Give ear, O my people, to my teaching; incline your ears to the words of my mouth!  I will open my mouth in a parable; I will utter dark sayings from of old,  things that we have heard and known, that our fathers have told us.  We will not hide them from their children, but tell to the coming generation the glorious deeds of the Lord, and his might, and the wonders that he has done.  He established a testimony in Jacob and appointed a law in Israel, which he commanded our fathers to teach to their children,  that the next generation might know them, the children yet unborn, and arise and tell them to their children,  so that they should set their hope in God and not forget the works of God, but keep his commandments;

Augustine: “God judged it better to bring good out of evil than to suffer no evil to exist.” Having left the first parents to the freedom of their own will, they chose to rebel against God and lost the very freedom endowed and became slaves to sin.  But God has a plan and that plan could not be thwarted for God the Son was born to die– to heal the the wound of separation caused by Adam and bring the lost sheep of Adam’s race back to the fold; we the adopted sons and daughters of God will sing the praises of the slain and risen lamb of God for all eternity.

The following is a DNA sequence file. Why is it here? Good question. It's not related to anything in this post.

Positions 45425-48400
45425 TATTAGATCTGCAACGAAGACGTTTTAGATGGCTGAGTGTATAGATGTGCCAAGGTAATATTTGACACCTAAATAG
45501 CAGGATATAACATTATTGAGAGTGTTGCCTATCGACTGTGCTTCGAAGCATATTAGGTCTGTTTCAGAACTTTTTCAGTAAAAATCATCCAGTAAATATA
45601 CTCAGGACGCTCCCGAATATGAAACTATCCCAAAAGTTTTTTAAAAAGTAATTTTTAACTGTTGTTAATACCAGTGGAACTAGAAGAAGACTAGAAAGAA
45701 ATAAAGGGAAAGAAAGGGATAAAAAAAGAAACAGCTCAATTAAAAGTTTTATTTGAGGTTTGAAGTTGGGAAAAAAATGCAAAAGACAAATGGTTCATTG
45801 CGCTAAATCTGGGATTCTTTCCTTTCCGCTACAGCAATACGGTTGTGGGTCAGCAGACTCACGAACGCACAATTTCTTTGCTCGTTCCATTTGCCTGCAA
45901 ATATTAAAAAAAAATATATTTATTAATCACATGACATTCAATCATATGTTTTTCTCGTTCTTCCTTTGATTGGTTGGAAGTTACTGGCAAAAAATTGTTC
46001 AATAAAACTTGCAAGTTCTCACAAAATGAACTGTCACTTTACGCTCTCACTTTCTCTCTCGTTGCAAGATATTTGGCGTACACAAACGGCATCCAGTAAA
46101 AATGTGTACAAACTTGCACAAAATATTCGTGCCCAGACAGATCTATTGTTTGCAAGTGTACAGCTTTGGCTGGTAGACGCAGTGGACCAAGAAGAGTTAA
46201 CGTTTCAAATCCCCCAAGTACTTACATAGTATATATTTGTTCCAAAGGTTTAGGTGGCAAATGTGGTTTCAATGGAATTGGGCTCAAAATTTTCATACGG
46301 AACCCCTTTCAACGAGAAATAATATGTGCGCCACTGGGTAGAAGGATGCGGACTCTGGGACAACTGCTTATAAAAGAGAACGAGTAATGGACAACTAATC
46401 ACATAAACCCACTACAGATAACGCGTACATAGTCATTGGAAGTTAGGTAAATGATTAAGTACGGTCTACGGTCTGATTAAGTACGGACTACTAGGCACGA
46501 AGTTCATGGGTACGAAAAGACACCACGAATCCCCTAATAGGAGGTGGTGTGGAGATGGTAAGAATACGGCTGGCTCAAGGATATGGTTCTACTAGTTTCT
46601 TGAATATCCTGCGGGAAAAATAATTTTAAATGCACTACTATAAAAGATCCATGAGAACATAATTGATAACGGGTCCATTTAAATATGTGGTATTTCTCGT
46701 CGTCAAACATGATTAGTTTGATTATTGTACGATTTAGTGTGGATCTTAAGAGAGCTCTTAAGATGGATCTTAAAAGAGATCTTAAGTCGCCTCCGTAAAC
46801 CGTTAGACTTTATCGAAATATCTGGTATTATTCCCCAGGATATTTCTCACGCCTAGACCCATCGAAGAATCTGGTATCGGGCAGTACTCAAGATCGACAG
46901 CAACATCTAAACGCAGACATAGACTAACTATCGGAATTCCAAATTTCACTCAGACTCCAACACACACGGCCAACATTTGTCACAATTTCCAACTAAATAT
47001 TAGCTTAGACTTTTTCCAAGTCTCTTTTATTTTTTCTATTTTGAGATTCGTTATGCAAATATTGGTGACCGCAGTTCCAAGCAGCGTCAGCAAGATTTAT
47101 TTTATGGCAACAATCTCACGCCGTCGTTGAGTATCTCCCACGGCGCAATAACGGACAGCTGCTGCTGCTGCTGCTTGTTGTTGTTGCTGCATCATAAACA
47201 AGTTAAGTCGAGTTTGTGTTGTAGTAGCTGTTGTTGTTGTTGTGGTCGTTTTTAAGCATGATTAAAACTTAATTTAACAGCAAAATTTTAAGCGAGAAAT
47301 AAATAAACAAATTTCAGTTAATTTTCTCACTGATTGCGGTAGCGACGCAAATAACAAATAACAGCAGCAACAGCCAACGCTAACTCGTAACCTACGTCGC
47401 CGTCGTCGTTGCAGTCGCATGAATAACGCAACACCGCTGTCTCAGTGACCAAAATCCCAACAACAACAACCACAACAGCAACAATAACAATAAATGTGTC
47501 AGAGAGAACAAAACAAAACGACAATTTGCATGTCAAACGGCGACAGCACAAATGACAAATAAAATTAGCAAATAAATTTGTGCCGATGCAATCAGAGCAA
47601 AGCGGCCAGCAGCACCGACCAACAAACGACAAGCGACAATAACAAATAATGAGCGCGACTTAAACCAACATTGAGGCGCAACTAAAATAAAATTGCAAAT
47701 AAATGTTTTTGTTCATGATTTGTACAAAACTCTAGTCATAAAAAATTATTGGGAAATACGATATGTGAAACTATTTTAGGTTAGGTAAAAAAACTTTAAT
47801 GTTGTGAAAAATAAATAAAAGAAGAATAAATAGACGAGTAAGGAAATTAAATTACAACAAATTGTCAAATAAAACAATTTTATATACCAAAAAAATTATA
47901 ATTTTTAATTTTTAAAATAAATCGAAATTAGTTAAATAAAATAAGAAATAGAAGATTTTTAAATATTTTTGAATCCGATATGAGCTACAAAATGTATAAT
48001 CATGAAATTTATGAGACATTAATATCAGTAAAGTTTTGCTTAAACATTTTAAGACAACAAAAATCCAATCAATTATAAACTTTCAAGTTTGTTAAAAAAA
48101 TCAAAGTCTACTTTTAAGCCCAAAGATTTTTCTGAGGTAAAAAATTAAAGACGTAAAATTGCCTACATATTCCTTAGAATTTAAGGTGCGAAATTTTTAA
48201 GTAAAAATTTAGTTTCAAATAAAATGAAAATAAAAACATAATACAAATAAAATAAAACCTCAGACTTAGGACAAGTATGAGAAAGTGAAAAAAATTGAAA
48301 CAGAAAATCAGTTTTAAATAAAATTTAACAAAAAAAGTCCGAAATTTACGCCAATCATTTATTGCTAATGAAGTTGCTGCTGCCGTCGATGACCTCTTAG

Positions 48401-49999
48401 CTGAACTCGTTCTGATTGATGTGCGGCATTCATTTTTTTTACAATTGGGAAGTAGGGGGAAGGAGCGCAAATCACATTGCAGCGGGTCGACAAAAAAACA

And in this great family, God has grandchildren and great grands. When you and I experience baptism, we are born into a family: a family of people. As the Hymn The Church’s One Foundation says,

The Church’s one foundation Is Jesus Christ her Lord, She is His new creation By water and the Word. From heaven He came and sought her To be His holy bride; With His own blood He bought her And for her life He died. Elect from every nation, Yet one o’er all the earth; Her charter of salvation, One Lord, one faith, one birth; One holy Name she blesses, Partakes one holy food, And to one hope she presses, with every grace endued.

The Heart of the Church: The Family

     Luke writes in Acts 17 that God governs the times and season in which we were born; he knew our parents and their parents; he had a plan that involved their personalities, their genetics, their dna, their likes and dislikes that would strongly affect us in many ways to make us what we are today.  None of us are cosmic accidents and are designed by God to do and be what he has called us to do and be. This is our vocation from the Latin voco “I call.”  Our task planned for us is a calling from God and designed by Him for his own glory in us and through us.  Adam and Eve were given the Great Commission in Genesis 1:26‑28: